United Global Call to Act on Land Degradation and Drought Concludes Major UN Meeting in Côte d’Ivoire UNCCD COP15 adopts 38 decisions, including on tenure, migration and gender, that highlight the role of land in addressing multiple crises Robust monitoring and data to track progress against land restoration commitments New political and financial impetus to help nations deal with devastating impacts of drought and build resilience US $2.5 billion Abidjan Legacy Programme will help future-proof supply chains while tackling deforestation and climate change Regional initiatives launched in support of the Africa-led Great Green Wall Nearly 7,000 participants at two-week meeting included delegations from 196 countries and the European Union Future UNCCD meetings to be held in Saudi Arabia, Mongolia, Uzbekistan  Abidjan, Côte d’Ivoire, 20 May 2022 – A united global pledge to boost drought resilience and invest in land restoration for future prosperity today concluded the 15th Conference of Parties (COP15) of the United Nations Convention to Combat Desertification (UNCCD), held in Abidjan, Côte d’Ivoire.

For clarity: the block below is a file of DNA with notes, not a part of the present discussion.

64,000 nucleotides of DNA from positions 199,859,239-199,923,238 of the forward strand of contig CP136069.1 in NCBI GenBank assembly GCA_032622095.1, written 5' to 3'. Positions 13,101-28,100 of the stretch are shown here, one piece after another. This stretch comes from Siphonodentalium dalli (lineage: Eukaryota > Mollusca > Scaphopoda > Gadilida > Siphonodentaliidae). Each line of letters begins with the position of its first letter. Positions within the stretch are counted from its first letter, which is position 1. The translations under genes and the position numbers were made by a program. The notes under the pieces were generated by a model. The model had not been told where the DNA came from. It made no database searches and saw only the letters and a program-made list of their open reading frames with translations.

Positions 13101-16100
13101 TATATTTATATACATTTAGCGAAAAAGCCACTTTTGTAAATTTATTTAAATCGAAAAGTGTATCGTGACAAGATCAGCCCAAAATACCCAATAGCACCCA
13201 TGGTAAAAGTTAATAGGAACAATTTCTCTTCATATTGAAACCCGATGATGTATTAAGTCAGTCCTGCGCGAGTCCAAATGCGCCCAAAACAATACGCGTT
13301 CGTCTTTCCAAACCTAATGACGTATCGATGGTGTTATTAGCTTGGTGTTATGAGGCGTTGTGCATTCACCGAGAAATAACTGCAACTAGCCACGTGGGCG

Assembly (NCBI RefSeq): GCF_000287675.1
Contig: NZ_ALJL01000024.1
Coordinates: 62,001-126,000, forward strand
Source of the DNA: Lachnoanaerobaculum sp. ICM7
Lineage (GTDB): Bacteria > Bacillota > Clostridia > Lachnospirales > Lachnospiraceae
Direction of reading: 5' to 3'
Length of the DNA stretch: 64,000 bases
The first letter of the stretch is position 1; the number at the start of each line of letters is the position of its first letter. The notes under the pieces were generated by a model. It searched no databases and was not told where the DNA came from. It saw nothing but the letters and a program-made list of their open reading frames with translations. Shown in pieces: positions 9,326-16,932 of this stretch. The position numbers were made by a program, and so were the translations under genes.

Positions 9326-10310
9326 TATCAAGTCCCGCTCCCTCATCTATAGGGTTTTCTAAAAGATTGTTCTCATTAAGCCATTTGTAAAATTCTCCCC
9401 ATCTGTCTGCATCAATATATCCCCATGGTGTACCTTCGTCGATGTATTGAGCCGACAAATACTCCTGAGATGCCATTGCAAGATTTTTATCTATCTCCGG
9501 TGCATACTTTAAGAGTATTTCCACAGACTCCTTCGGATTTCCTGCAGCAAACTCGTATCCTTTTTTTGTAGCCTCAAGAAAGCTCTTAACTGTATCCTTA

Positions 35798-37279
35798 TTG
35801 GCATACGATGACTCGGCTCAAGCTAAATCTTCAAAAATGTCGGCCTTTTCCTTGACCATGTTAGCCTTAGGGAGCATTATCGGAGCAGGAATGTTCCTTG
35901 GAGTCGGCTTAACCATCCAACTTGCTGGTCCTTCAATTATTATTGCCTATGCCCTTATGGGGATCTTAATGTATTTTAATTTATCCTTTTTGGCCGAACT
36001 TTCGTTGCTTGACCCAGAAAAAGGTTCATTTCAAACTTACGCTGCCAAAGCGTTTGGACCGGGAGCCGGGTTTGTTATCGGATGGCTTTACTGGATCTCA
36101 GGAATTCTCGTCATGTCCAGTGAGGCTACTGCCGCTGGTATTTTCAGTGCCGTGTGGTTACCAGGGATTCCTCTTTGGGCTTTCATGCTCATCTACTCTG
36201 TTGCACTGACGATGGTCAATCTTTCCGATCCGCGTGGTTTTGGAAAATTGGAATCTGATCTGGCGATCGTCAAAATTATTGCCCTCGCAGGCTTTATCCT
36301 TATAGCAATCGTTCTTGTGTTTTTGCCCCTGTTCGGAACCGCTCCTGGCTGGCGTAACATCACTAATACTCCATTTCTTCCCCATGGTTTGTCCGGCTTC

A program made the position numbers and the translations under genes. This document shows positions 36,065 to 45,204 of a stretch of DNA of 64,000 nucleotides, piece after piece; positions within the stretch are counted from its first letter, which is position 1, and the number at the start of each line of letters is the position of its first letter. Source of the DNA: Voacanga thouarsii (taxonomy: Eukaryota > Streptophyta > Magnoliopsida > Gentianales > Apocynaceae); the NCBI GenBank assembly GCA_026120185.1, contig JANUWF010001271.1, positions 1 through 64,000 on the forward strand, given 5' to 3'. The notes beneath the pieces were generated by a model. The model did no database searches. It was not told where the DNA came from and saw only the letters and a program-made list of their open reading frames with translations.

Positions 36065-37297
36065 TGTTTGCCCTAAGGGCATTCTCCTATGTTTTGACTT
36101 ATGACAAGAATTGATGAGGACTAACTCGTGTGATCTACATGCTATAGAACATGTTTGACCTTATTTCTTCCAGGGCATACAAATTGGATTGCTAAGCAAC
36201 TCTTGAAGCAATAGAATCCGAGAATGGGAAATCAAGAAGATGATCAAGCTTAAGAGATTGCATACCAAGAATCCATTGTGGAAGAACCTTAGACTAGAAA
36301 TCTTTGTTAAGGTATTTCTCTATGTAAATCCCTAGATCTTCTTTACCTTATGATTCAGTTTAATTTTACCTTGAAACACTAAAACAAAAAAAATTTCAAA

This two-week meeting on the future of land management drew nearly 7,000 participants, including Heads of State, ministers, delegates from the UNCCD’s 196 Parties and the European Union, as well as members of the private sector, civil society, women, youth leaders and media.
 
Speaking at the closing ceremony of UNCCD COP15, Patrick Achi, Prime Minister of Côte d’Ivoire, said: “Each generation faces this thorny question of how to meet the production needs of our societies […] without destroying our forests and lands and thus condemning the future of those on whose behalf we endeavour.”